When my Thai Hubby bit into the son-in-law egg I had made for dinner, immediately he said, “Whoa! I feel like I’m in Ratatouille when he eats the ratatouille and flashes back to his childhood!”
After a long day of school, my Thai Hubby’s grandma would make him son-in-law eggs (aka Kai Look Keuy aka ไข่ลูกเขย) often, which are hard boiled eggs that are fried, sliced and then a lip-smacking, tangy, tamarind sauce is ladled on top and sprinkled with fried shallots and Thai dried chilis!!! Soooo good!!
Every time I make them, it feels like I’m doing an intense form of dying Easter eggs as I roll the egg into the oil, which gently splatters and splutters while making the eggs magically transform from pearly white to crispy gold.
I love how creative, beautiful, and flavorful Thai food is even with something as simple as a plain ol’ egg!
The tamarind sauce that is zig-zagged on top is sweet and tangy, and even works on regular fried eggs too. And keep in mind, you usually wont see Kai Look Keuy on a table solo, but instead they are served on a table laden with many other Thai dishes and jasmine rice.
But the Thai eating police don’t come by often, so feel free to eat your son-in-law eggs as a snack, for breakfast, or of course alongside your other favorite Thai dishes!
And don’t forget to take a pic and show me on Instagram and tag me @thaifoodie! I wanna see!Print
If you thought fried eggs were good, try hard-boiled fried eggs with a tangy, tamarind sweet Thai sauce? Eggs don’t get much better than this!
- Add the sugar, fish sauce, tamarind paste and water to a small pot over medium heat. Bring to a low boil, and let it simmer a few minutes until sugar has dissolved, and it’s thick enough to cling to the back of the spoon.
- Feel free to add more fish sauce, sugar or tamarind to taste, or more water if you want the sauce a thinner consistency, and then remove from heat.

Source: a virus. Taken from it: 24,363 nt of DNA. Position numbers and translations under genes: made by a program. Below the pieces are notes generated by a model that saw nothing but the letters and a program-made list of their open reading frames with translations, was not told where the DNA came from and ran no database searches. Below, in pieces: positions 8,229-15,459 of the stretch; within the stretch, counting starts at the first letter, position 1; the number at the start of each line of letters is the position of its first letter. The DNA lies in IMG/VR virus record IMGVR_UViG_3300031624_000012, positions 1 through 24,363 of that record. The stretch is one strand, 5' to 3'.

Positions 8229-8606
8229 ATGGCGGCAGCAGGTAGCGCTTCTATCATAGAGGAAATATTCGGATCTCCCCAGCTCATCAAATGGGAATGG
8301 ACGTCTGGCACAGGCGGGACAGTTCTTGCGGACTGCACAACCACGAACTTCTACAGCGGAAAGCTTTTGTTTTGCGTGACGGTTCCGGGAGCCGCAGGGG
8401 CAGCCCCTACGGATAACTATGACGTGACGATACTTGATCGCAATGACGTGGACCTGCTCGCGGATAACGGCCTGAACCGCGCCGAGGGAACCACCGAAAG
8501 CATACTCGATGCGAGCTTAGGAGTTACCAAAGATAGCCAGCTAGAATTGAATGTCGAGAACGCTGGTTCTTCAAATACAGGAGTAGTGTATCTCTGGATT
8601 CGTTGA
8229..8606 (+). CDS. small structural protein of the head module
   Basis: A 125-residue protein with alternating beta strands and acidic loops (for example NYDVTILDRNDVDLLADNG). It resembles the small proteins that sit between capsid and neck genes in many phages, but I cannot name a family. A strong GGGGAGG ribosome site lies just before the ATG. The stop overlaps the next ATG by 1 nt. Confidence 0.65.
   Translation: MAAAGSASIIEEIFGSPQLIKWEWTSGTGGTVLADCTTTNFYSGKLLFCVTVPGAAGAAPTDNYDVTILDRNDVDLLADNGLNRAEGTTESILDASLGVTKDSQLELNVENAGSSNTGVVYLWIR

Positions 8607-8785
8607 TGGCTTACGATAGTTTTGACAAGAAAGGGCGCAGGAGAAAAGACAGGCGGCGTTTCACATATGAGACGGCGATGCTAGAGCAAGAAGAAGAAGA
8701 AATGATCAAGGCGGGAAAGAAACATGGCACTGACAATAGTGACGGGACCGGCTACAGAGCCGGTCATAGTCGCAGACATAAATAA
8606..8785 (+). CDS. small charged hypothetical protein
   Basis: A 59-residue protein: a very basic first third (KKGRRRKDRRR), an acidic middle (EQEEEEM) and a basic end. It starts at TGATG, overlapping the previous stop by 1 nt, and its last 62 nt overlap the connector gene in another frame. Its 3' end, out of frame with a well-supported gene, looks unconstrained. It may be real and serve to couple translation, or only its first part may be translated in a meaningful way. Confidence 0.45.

- Prepare a baking sheet with paper towels on top to place the fried shallots, chilies and eggs on.
- Add the oil for the shallots and chilies to a wok or saucepan over low heat. Add the shallots, and stir constantly until golden brown. Be careful to keep your eye on them since they can burn quickly. Remove the shallots from the oil with a wire mesh strainer or slotted spoon and place on the paper-towel lined sheet.
- Then add the red dried Thai chiles to the same oil, and fry until crisp and have changed to a darker color and remove with a wire mesh strainer or slotted spoon onto the same sheet with the shallots. Discard the oil.
- Add the oil to fry the eggs to a wok or a deep fryer over medium heat. Warm to 375 degrees, or until the oil bubbles up once you put an unvarnished chopstick in it.
- Add the eggs 4 at a time (if you try to do them all at once, they take forever to fry, trust me!), and fry, stirring at times, until the whole egg is a beautiful golden brown, just takes a few minutes.
- Place eggs onto the paper-towel lined sheet to drain.
- Cut eggs in half and drizzle sauce, fried shallots, fried chilies and cilantro on top. Serve with jasmine rice and other Thai dishes.
- Cuisine: Thai
- Serving Size: 3-4